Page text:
The second week in the series, time to sharpen that pencil again.
(1/2 HOUR TO AN HOUR)
So what was Anglo-Saxon poetry all about? It wasn’t all ‘Beowulf’. Here’s a sort of list.
(i) battles (usually heroic defeats, but lots of violence and rallying-round) – look up ‘The Battle of Maldon’
(ii) heroes (often different from lords and loyal retainers by being a bit Super) – ‘Beowulf’ the best.
(iii) lords & retainers (the ingredients for the glue of Anglo-Saxon upper-society : the retainers swear oaths to the lords, and the lords provide gifts, food, security etc. in return) – in all battle poems, and most others.
(iv) loss of the same (the biggest tragedy that can happen to a person ; cast out from fire, gold, gifts into the big, cold, monster-infested world) – see ‘The Wanderer’
(v) Death and the passing of all things (a real Saxon theme, but neatly fitted-out with Christian ‘despair on being out of God’s favour’ in most cases) – ‘The Wanderer’, ‘The Seafarer’.
(vi) riddles (entertainment for fireside drinking, eating, merriments and reciting/singing, fun and games) – whole books of these available, some unsolved!
(vii) Christian Saints’ lives (often ‘hero-ized’ so that they appeal to the old pagan ways and show Christ and Saints as warriors – but not always!). Lots of these. Easily adapted : lord = TheLord, retainers = believers, outlawry = despair away from Lord etc.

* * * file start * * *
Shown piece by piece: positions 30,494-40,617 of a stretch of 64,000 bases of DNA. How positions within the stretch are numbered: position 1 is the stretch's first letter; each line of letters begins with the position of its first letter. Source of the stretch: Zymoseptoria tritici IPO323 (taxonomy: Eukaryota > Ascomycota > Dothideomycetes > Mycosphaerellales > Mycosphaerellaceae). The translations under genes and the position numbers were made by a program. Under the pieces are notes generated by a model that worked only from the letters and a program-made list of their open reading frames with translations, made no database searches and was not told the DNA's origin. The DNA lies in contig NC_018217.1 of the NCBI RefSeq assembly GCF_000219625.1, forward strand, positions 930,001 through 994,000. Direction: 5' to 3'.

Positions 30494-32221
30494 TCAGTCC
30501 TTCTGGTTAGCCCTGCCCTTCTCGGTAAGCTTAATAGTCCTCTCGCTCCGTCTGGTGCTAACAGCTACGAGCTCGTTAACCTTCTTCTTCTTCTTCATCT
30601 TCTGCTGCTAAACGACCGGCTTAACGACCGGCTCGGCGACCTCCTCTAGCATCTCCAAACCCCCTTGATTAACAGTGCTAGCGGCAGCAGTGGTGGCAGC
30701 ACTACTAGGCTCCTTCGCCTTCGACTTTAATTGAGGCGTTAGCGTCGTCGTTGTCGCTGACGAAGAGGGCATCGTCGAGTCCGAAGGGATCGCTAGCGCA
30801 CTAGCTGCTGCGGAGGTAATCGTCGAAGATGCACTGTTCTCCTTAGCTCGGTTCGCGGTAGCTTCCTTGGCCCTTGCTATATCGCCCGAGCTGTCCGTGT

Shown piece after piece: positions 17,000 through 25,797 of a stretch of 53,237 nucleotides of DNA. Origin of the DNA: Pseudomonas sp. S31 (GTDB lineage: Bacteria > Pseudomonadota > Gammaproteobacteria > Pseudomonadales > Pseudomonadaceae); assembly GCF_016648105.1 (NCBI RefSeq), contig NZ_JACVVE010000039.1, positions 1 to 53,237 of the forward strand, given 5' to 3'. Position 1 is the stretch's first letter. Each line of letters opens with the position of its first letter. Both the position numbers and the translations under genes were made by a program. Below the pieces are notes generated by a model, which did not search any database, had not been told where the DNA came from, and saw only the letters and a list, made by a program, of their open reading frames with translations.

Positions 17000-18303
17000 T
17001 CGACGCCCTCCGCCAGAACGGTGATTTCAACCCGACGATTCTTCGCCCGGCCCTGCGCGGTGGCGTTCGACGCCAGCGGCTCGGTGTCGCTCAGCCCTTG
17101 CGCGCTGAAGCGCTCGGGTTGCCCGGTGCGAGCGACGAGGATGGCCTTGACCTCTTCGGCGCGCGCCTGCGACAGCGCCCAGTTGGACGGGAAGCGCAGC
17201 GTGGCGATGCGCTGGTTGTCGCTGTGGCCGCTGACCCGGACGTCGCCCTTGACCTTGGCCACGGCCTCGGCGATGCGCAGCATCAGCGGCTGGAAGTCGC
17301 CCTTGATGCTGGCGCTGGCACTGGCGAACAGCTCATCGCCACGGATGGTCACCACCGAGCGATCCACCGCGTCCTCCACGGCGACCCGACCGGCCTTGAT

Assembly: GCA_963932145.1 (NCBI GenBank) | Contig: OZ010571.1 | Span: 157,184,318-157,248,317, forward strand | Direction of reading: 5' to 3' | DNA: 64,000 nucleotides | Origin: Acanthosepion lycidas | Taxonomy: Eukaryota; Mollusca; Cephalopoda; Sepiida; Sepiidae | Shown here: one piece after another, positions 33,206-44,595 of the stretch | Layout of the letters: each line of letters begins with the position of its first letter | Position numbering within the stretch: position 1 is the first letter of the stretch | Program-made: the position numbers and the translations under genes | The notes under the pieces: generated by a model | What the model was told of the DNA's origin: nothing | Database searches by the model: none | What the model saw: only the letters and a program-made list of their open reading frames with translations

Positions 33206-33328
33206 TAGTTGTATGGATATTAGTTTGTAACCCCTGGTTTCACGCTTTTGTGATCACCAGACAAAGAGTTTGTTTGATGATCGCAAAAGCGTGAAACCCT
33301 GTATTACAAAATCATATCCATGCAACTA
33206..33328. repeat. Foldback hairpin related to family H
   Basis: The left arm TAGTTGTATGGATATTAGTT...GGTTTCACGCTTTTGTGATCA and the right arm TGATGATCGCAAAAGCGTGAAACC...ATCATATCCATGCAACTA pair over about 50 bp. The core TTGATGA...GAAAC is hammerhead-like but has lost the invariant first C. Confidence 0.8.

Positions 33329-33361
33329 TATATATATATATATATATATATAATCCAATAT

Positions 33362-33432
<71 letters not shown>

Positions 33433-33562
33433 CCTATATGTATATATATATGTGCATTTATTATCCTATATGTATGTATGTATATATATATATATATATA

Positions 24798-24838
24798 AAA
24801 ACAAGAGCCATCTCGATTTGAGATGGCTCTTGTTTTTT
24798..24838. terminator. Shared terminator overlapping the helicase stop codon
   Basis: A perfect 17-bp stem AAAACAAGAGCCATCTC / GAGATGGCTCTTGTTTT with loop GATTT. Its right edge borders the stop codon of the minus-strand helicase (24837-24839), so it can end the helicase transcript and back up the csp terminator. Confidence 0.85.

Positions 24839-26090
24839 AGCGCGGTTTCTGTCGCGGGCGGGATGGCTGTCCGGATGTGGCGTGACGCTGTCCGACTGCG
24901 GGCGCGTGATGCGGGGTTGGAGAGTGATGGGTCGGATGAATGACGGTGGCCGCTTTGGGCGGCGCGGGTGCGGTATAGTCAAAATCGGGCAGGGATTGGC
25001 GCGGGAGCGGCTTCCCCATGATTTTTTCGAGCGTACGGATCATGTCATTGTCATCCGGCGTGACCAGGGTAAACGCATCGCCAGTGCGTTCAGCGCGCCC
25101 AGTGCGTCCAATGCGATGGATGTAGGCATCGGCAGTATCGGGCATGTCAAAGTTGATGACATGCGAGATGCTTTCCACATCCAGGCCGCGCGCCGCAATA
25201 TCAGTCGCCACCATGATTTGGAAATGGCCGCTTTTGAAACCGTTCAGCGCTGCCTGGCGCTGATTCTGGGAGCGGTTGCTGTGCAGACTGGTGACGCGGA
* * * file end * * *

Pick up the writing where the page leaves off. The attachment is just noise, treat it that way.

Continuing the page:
Right, your turn. 1st go.
(i) look at these 7 things in (A). Write ONE alliterative sentence (don’t worry about half-lines yet) about each one. Say 3 alliterations in each. You can double-alliterate if you want to be super-clever (see examples below). Also don’t worry about historical stuff – your lines can be any time, period, country, people.
example : for (i) – Battles – ‘At the battle of Borchester Big Harold had his helmet bashed in’. (alliterates ‘B’ and’ H’).
for (iv) – Loss of house & home – ‘the wind wails in the treetops and I trudge west away from the treasure of my lord’ (‘W’ and ‘T’)
You’re on the way. Easy huh? Next week, Week 3 : Writing some Wriddles haha.
Remember to send any work that you would like looked at to John at email@example.com